Dealing With an Unexpected Auto Failure in Mexico

August 19th, 2013 by
Categories: Al Barrus, Auto Insurance

To my fellow travellers of the great roads: if you’re at it long enough it’s bound to happen to the best of us. Our beloved carriage of modern machinery, in which we place our confidence to deliver us safely through unfamiliar and often seemingly hostile lands and civilizations, is bound to fail us at an unexpected time and/or place.

As I have advised in previous articles, while on the highways of Mexico you can rely on the good Samaritanship of the Green Angels, or Los Angeles Verdes, which is a sort of free “AAA” program provided by the Mexican federal government. They can be accessed by dialing 078 and will offer simple on-the-spot help, or they will transfer you to a mechanic shop of your choosing, or of their recommendation.

If your car breaks down in a city, it’s a different situation. You’re a sitting duck, without your mobile skin of steel on four wheels. I’ve had auto-failure more times than I can count on one hand, but that was usually when I was a poor student with an equally poor hoopty getting me to school and back home. For that I would just ask a friend or family member to bring their car and a strong rope or chain to pull me to safety.

If you’re out of your element you’re going to need to call a professional. Here’s a scenario: you’re at a traffic light in a dense city and suddenly your car shuts off and won’t turn back over. Put her in neutral and turn on your hazard lights. People will come out of the woodwork and give you a push to a legal parking spot: Mexicans are usually kind like that.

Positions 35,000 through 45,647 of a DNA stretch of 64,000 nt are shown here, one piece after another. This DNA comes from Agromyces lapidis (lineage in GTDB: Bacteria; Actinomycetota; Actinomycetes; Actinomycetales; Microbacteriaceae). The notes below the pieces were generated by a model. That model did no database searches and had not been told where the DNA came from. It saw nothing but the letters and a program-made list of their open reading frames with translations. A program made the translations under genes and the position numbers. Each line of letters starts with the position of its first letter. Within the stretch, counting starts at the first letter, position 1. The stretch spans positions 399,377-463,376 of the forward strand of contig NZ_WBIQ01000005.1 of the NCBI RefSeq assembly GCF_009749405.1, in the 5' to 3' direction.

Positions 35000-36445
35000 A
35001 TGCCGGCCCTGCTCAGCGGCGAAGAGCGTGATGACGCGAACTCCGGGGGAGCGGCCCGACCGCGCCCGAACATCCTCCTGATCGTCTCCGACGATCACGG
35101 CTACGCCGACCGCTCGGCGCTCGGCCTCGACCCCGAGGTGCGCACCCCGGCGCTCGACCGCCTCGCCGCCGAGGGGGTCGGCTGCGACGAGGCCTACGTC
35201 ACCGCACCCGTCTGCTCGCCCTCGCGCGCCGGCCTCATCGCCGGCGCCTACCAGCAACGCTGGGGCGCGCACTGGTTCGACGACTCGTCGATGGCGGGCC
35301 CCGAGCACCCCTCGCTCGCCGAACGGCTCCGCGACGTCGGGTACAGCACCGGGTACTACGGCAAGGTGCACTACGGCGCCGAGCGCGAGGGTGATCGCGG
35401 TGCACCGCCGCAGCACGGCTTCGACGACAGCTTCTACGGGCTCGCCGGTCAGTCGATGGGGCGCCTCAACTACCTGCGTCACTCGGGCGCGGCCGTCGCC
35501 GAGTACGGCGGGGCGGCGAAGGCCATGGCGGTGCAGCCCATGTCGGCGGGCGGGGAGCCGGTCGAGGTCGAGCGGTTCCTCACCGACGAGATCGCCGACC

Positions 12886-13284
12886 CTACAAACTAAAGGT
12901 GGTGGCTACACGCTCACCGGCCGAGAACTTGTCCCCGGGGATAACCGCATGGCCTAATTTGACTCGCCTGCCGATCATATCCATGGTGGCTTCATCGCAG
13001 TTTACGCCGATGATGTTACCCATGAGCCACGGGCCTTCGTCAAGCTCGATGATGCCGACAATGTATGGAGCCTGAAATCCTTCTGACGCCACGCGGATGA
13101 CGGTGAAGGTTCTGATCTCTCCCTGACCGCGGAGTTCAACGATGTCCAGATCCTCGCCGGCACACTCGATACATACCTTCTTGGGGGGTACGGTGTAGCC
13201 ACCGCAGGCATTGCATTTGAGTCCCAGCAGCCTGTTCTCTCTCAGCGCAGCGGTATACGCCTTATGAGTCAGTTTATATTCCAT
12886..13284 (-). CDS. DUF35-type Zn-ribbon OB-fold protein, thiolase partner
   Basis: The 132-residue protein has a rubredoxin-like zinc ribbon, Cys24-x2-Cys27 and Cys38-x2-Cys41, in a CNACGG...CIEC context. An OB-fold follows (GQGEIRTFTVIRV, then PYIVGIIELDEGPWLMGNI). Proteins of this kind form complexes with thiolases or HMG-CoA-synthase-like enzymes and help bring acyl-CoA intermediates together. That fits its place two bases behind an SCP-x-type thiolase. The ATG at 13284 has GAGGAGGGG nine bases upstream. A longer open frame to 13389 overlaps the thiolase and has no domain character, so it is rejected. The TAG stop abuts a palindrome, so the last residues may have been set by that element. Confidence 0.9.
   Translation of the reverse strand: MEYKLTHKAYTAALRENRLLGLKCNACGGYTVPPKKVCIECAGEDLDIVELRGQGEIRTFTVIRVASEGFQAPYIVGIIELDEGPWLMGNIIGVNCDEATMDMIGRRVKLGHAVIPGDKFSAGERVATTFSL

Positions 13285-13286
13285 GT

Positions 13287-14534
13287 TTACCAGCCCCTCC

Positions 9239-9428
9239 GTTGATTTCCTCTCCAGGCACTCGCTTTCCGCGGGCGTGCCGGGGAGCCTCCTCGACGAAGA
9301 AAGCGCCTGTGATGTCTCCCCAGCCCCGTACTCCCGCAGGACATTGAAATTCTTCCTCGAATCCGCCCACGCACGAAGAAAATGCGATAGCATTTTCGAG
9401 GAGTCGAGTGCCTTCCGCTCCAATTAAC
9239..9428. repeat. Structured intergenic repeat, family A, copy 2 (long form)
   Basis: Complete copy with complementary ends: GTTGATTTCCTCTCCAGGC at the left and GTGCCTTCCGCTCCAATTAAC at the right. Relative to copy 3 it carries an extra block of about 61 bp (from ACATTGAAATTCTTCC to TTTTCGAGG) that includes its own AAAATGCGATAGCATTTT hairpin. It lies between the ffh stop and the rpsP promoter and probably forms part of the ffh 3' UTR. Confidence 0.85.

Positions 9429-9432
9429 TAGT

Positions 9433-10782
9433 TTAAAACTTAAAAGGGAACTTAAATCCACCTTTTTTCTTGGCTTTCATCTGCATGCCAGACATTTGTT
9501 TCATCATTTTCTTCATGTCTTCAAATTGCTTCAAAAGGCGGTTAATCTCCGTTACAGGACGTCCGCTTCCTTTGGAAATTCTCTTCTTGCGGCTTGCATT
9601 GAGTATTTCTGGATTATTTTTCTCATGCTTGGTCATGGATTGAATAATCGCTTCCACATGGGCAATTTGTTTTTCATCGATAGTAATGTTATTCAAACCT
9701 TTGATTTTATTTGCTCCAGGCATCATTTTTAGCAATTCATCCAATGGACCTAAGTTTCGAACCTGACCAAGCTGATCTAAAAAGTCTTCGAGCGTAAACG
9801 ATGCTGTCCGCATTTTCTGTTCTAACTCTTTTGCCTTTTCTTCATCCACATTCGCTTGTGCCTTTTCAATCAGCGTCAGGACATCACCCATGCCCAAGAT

BrokeCarHoriz1Once you’re un-well automobile is out of harm’s way, you need to take her to see the doc. Ask someone for the number of a grua, or tow truck. If you’re paying out of pocket you’ll need a minimum of around 20 bucks to get picked up and dropped off at a local mechanic. If it’s a big city there are often auto-mechanic districts, where spare parts are centralized for the businesses’ efficiency, and the consolidation of different shops makes for good old fashioned competition that passes savings onto the consumer.

If Ma’ and Pa’ mechanic shops are known for cutting corners and taking advantage of gullible customers in the US, you can bet that’s true here in old Mexico, especially for tourists. Avoid this by getting quotes from different places. If you want to avoid the whole “greasy mechanic-shop with who knows where they got those parts from” experience, and you want a guaranteed fix with a warranty, you best go to a dealership.

The larger more modern cities in Mexico more than likely will have a dealership or Agencia for your car’s make. You’re going to pay more for the certified technicians and factory-direct parts, but you can’t beat that warranty.

I never went to a dealership in the US for mechanic work, but the prices are much more reasonable in Mexico. To make things more secure and financially comforting, it’s best to get specialized Mexican auto insurance before crossing down south.

Hope for the best but be prepared for the worst.